2nd Lieutenant R G H Yeatherd


Raymond Gilbert Hooker Yeatherd was born in Kensington in 1891, son of Lt. Col. Ernest Walter Yeatherd, The King's Own Royal Regiment, who was killed at the Relief of Ladysmith, and Mabel E. Yeatherd of 31 Montpelier Square, Knightsbridge, London. He was educated at Winchester and Christ Church Oxford.

Michael Mann's history of the regiment tells of the events at the battle of the Somme in 1916: 'On 6 September they were moved forward to the Carnoy valley, bivouacking and seeing tanks for the first time. On 15 September the Bays were ordered forward, and 'A' Squadron under Major Pinching, MC, advanced into a valley south west of Leuze wood. The ground, after the battle, was a wilderness, and two patrols under 2nd Lieutenants Yeatherd and Macnaughten were sent on to maintain contact with the infantry. Yeatherd's patrol came under heavy fire as it advanced dismounted, every member being wounded, and Yeatherd himself missing. One of the wounded died the next day and Yeatherd's body was discovered a week later. Major Pinching was also wounded during this action.'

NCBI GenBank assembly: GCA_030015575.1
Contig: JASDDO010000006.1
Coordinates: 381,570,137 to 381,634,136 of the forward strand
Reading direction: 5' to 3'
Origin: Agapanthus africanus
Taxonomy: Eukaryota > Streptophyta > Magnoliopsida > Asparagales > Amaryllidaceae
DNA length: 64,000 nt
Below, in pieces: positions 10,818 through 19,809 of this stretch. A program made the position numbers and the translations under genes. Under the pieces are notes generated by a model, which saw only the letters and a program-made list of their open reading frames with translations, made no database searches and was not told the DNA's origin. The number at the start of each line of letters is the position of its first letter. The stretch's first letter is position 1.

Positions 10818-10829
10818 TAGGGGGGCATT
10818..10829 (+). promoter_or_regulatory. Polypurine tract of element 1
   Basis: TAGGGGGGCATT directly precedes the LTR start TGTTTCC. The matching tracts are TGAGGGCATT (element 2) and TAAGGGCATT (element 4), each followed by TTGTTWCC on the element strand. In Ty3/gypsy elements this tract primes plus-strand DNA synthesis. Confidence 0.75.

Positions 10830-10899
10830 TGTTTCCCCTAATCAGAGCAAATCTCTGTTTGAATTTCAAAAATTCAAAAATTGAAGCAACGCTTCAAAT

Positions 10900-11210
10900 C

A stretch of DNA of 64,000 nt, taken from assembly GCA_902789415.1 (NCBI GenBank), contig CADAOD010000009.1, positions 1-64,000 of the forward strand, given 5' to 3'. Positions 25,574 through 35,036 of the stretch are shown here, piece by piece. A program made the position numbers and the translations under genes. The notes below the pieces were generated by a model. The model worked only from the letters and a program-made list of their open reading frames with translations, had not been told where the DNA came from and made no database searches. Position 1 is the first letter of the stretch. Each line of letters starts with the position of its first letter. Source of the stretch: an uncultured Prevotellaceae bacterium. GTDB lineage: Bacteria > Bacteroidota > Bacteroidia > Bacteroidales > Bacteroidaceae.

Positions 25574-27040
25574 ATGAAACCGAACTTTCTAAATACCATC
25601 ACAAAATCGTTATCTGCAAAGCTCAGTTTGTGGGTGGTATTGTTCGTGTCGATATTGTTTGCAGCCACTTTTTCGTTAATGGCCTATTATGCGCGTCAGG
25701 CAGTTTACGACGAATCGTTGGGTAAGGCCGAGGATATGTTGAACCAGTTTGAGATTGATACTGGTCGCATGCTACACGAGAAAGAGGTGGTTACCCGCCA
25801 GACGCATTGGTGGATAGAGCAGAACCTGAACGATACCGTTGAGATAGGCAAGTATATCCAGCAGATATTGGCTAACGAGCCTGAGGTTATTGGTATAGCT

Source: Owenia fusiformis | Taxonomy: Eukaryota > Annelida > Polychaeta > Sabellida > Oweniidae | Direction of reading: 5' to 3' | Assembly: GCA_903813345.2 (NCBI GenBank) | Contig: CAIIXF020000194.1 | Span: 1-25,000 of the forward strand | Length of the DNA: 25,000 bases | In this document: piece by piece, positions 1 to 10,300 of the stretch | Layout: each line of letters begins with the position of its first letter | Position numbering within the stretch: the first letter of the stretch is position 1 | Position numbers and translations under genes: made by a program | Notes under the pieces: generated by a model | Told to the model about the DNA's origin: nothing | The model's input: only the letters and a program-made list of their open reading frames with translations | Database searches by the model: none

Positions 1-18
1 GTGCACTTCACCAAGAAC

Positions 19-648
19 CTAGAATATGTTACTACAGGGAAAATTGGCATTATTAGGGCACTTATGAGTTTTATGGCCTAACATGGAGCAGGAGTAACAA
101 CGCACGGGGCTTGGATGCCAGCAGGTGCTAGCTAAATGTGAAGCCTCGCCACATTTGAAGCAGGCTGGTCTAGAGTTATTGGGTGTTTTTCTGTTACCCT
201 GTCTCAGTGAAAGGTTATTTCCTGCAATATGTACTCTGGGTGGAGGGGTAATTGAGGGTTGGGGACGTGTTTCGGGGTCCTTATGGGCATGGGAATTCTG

He was 25 at the time of his death on 15 Sep 1916. His grave is unknown. His elder brother Captain Montagu Locke Yeatherd, Royal Lancers, died aged 33 on 11 April 1917 and is buried at Wancourt British Cemetery. Raymond and Montagu, the only sons of Ernest Walker Yeatherd are commemorated on the Yeatherd Tomb in Hertingfordbury.


Regimental details | Soldiers




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by Stephen Luscombe